For me, Luďa was the paragon of an eminent scholar with a large European horizon, committed to international cooperation in historical research, and, above all, dedicated to university education. I first met Luďa at the beginning of the preparation of the TEMA European Territories: Identity and Development Erasmus Mundus Joint Master Degree programme in 2007. She represented Charles University in the consortium with Eötvös Loránd University of Budapest, University of Catania and the École des Hautes en Sciences Sociales, Paris. Education in the TEMA European Master Course started in 2010 and is still running under the name TEMA+. This unparalleled and successful international project simply could not have worked without Luďa’s exceptional organization skills and commitment.
Over the past few years, I have witnessed the organization of series of international research programmes and conferences by her with seemingly inexhaustible energies from which I, along with many, have benefited myself, and for which I am grateful to her. She was exemplary in her dedication of promoting the comparative and interdisciplinary approach of urban history. I was deeply impressed by her level of knowledge and understanding of the past and contemporary problems of the Central European region, and it was a joy to discuss them with her in Prague, in Budapest and elsewhere over a coffee or dinner.
For nearly ten years, we taught the TEMA program students from all around the world together, and I could see how she related to teaching. For me, this was the most intense impression she made on me: the generosity and special attention with which she turned to each of her students. She deeply cared for their future, the development of their studies, their careers, and this was more important for her than anything else.
It is very painful that she passed away, but Luďa was a personality whose memory will live on among friends, colleagues, and disciples.

Marie-Elizabeth Ducreux (Directrice de recherche au CNRS, Centre de Recherches Historiques, EHESS)

La nouvelle brutale de la disparition de Luďa Klusáková m’a beaucoup attristée. Nous aions fait connaissance en 1991, alors que j’ouvrais à Prague le CEFRES. Je ne sais pas pourquoi nous ne nous étions pas rencontrées plus tôt pendant l’un de mes nombreux séjours précédents à Prague, où j’avais eu trois fois l’occasion de passer plusieurs mois de suite comme doctorante boursière puis comme chercheur du CNRS, entre 1863 et 1982–1983. Luďa Klusáková fut l’une des premières personnes à venir au CEFRES. Je me souviens que nous nous sommes rapprochées pendant un déjeuner à laquelle elle m’avait conviée dans un restaurant de la rue Karlova qui n’existe plus aujourd’hui. Ce fut le point de départ d’une relation personnelle dont je savais qu’elle était fondée sur la confiance mutuelle. Luďa Klusáková était modeste, mais sa volonté était ferme. Elle savait dès lors quel potentiel avait l’histoire mondiale comparée et quels horizons elle voulait lui donner. Elle était un peu réservée, mais sincère et d’une grande largeur de vue, fiable et d’une grande noblesse de caractère. Elle était aussi très généreuse, y compris envers les étudiants et les jeunes chercheurs, ce dont j’ai pu me rendre compte à plusieurs reprises. Ses exceptionnelles capacités d’organisation ont permis le développement et la réussite d’un très important programme de master international, TEMA, d’abord Erasmus Mundus puis Erasmus Mundus +, en collaboration avec des collègues de l’EHESS à Paris, de l’université ELTE de Budapest, de l’université de Catane et de l’université Laval au Québec. Nous avons vécu toutes les deux de nombreux moments pour moi pleins de richesse, elle était toujours disposée à écouter, à conseiller et à apporter son aide. Elle a été une grande personnalité et une personne rare. Chère Luďa, que la terre vous soit légère.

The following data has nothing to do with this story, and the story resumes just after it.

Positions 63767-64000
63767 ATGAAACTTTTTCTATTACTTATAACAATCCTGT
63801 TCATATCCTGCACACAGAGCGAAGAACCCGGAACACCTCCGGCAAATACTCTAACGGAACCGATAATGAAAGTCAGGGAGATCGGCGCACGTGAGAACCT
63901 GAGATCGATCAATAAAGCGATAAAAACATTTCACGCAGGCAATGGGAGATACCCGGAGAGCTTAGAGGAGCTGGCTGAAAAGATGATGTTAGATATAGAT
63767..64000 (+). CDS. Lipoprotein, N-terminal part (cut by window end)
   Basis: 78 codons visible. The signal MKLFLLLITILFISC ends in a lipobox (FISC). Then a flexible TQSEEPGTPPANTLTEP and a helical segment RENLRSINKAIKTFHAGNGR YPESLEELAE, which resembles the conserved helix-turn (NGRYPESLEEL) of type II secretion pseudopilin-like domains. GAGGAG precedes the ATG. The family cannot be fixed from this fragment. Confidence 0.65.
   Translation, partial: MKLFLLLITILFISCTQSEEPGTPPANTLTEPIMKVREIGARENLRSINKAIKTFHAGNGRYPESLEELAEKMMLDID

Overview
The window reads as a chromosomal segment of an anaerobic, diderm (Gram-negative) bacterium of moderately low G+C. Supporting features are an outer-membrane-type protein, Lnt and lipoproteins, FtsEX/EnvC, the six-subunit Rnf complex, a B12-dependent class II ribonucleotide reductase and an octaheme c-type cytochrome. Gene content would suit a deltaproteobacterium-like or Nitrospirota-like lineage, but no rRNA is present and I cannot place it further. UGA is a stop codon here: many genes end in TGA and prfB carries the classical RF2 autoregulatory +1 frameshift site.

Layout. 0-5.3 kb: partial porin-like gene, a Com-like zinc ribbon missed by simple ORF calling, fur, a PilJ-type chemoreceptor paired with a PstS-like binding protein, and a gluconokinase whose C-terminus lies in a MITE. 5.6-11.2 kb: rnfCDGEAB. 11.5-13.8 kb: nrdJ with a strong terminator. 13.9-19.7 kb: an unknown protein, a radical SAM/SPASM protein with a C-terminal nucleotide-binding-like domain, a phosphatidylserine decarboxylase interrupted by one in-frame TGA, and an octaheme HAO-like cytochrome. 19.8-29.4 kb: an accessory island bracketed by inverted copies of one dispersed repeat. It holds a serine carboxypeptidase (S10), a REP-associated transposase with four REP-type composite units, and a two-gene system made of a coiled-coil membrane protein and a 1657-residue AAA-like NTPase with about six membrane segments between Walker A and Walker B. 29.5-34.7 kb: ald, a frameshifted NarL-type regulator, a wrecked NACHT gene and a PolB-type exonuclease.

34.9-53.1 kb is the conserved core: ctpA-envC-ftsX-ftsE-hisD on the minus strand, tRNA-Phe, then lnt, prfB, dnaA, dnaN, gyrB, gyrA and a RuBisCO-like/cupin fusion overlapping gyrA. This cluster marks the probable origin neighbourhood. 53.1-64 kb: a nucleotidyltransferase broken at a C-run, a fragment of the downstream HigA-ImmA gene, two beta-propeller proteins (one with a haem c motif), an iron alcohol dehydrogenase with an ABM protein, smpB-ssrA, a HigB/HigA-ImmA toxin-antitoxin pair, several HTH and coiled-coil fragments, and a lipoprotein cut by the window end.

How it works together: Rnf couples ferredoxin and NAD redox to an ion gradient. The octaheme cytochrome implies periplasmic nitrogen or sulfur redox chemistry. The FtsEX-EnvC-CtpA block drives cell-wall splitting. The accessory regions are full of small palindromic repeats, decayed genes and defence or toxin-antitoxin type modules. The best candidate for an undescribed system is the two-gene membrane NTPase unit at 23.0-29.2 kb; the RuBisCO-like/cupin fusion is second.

Stéphane Durand (Professeur à l’Université d’Avignon depuis 2010, Directeur-adjoint du Centre Norbert Elias (UMR 8562) Responsable du CMI „Ingénierie en Histoire et Multimédia)

Notre collègue Luďa nous manquera beaucoup. Je me souviendrai toujours de son accueil aimable, quelque soient les circonstances, dans son bureau chaleureux et feutré de la salle 302b; jamais on ne la dérangeait. Je me souviendrai aussi de l’attention authentique qu’elle témoignait pour ses étudiants, à la fois exigeante et bienveillante; elle savait trouver du temps. Pour cela, j’adresse toutes mes sincères condoléances à sa famille et à ses collègues de la FFUK et à tous ses étudiants.

Simon Gunn (Professor of Urban History and co-editor Urban History, Centre for Urban History, University of Leicester)